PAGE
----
Can Europe Make It?

Hoxha's final heartbeat

Sixty miles north, in the rocky and desolate Spaç labor camp, political prisoners watched the ceremony from wooden benches in the television room. No one dared smile or cheer. Would Hoxha’s death mean their liberation or execution?

Fred C. Abrahams
11 April 2015

"Enver" engraved into a mountainside in Berat, Albania. Wikimedia. Public domain.The morning medical exam on April 9, 1985, went better than on previous days. Enver Hoxha, Albania’s unchallenged leader for 41 years, took a stroll in the garden of his villa with his wife, Nexhmije, leaning on a walker for support. But around 10:00 a.m. Nexhmije rang the alarm from the bedroom. The special team of doctors, permanently on call, rushed in, giving Hoxha oxygen and electric shocks to restart the heart. They succeeded, and the signs looked good at first. But Hoxha’s kidneys, ravaged by diabetes, had deteriorated beyond repair. Doctors kept his heart beating for two days, but they knew Hoxha had no chance. Just after midnight on April 11, a second heart attack struck the fatal blow.

Five hours later, the loudspeaker sprang to life in the cold cell at Burrel prison. The prisoners rose from mattresses on the floor and shuddered in the mountain air. Prison life had a plodding routine—roll call, breakfast, political class, work—but this day seemed different. Instead of news from the state-run radio, a funeral song filled the air.

Some of the men in Burrel prison had committed common crimes: theft, assault, or worse. But many of the 250 men were there for crimes of the mind: they had dared to question the dominant role of “the Leader.” They had written poems, listened to Western music, complained of poor food, or tried to escape on foot or by raft, or their relatives had committed these treasonous acts and Hoxha was making the family pay. In the prison’s centre stood a special wing for former communist leaders, men who had fallen from Hoxha’s good grace, swept away with an iron broom.

Trapped behind bars in the barren mountains of northern Albania, the prisoners were keenly aware of the slightest change in routine. They could read every sign, and the message on this brisk morning was flashing bright: Albania’s omnipotent leader was dead.

Excited and nervous, the prisoners discussed the breaking news. They debated the choice of a successor and their chances of release. Would the monarchists or nationalists come to power? Would Albania open to the world? The guards outside had no idea.

Around noon, the state radio released the news: “Comrades, communists, workers, cooperativists, intellectuals, women, and the youth of Albania, veterans of the war and compatriots,” the announcer said in a grave tone. “Today, the 11th of April, 1985, at two hours fifteen, the heart of the beloved and glorious leader of the party and our people, Comrade Enver Hoxha, first secretary of the Central Committee of the Party of Labor of Albania, chairman of the General Council of the Democratic Front of Albania, commander in chief of our armed forces, ceased to beat.”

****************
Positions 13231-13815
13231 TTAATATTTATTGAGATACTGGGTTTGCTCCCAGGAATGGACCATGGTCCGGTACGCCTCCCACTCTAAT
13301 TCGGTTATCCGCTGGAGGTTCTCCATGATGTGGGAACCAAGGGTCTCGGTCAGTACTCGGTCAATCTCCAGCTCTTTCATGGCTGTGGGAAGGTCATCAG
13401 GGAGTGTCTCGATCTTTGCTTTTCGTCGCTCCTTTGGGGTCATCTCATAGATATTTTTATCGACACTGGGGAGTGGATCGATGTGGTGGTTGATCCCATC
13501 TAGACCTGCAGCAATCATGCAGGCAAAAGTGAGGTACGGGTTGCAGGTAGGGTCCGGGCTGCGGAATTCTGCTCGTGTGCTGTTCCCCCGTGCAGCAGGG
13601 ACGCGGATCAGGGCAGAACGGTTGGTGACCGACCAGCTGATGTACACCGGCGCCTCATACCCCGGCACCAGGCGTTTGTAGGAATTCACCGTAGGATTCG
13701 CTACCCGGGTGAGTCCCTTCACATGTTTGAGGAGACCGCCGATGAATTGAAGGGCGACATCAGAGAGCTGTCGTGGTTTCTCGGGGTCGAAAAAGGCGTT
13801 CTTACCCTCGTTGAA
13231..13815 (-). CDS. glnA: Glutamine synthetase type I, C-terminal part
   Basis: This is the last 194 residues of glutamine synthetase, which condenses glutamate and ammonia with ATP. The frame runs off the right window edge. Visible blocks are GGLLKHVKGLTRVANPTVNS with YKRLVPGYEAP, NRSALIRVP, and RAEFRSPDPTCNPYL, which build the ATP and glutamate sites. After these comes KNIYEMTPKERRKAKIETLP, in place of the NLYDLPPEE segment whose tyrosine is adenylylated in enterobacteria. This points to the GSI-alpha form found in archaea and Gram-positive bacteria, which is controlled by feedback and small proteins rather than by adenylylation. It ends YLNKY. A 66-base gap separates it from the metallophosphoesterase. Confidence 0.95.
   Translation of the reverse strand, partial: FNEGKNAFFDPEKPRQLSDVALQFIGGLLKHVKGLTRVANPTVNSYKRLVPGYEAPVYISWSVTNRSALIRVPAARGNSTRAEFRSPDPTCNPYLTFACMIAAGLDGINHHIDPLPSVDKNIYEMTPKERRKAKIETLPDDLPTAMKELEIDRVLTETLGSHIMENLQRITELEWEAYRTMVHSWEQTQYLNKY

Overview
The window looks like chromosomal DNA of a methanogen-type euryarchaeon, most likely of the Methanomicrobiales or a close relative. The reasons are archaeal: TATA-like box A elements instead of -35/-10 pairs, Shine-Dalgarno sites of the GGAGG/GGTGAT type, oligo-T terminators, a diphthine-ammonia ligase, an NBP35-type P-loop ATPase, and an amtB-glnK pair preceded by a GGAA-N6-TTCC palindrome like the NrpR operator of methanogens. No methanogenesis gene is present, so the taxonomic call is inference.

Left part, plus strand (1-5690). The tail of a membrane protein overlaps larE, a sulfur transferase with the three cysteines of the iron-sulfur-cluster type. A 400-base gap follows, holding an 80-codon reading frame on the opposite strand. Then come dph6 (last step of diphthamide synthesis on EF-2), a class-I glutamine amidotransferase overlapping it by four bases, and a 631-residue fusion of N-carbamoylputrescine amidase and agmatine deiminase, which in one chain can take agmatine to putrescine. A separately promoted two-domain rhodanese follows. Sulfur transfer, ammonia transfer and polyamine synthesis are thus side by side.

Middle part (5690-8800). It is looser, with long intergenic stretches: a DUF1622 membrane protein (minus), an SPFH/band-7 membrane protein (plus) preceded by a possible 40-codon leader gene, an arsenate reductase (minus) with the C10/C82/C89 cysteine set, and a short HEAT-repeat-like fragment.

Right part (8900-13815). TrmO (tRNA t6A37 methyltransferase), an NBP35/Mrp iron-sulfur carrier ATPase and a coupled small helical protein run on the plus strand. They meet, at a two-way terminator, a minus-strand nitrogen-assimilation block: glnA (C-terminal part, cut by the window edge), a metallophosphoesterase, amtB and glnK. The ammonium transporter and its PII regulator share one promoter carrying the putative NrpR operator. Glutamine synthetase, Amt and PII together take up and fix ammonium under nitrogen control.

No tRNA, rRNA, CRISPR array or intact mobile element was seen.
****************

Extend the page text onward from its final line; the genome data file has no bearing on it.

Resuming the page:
The construction suggested that Hoxha was not dead, only his heart had stopped.

The prisoners erupted in joy. They shrieked and jumped like free men. Some days later they paid the price for their exultations with beatings and a twenty-day lockdown, but repercussions entered no one’s mind on that cold day.

Outside of the prisons, all Albania mourned. Even those who despised the regime felt a sense of loss. Hoxha was the guardian of a patriarchal land—the man who had shepherded Albanians from the destruction of World War Two, steered them between the imperialist West and revisionist East, and built a society with electricity and schools in the furthest hills. His indoctrination had seeped into every crack of life, a cult of personality so complete that his death was traumatic even to those who had suffered at his hand. “Daddy, will the Germans invade Albania?” a young girl nervously asked her parents. Hoxha was so important to Albania, so central to its identity, his name engraved in mountains, that Albanians found it difficult to imagine he would ever die.

Thousands of mourners stood in long lines winding down Tirana’s boulevard to view the body as it lay in state. They cried and held their right fists to their heads in the communist salute as they passed Hoxha’s open casket ringed by flowers, a large portrait of the Leader looming behind.

A few days later, the funeral procession snaked down Tirana’s main boulevard under high, gray clouds. Mourners lined the street dozens deep as the coffin, atop a cannon and draped in the red-and-black Albanian flag, made its way to the central Skanderbeg Square. In a light rain, Politburo members led a procession to the Cemetery of the Martyrs on the outskirts of town, where they lowered the coffin into a marble crypt. Hoxha’s wife and party leaders sprinkled dirt from his hometown and stroked the golden letters of his name.

Sixty miles north, in the rocky and desolate Spaç labor camp, political prisoners watched the ceremony from wooden benches in the television room. No one dared smile or cheer. Would Hoxha’s death mean their liberation or execution? Some of the prisoners had written a telegram of condolence to Hoxha’s widow.

“Stand and honor this great man!” a man barked from the back of the room. The prisoners spun around expecting to see a guard. But it was the political prisoner Allem, who had lost his mind in 1980 after being shot in a failed escape.

Excerpted from the forthcoming book "Modern Albania: From Dictatorship to Democracy" (NYU Press, May 2015)

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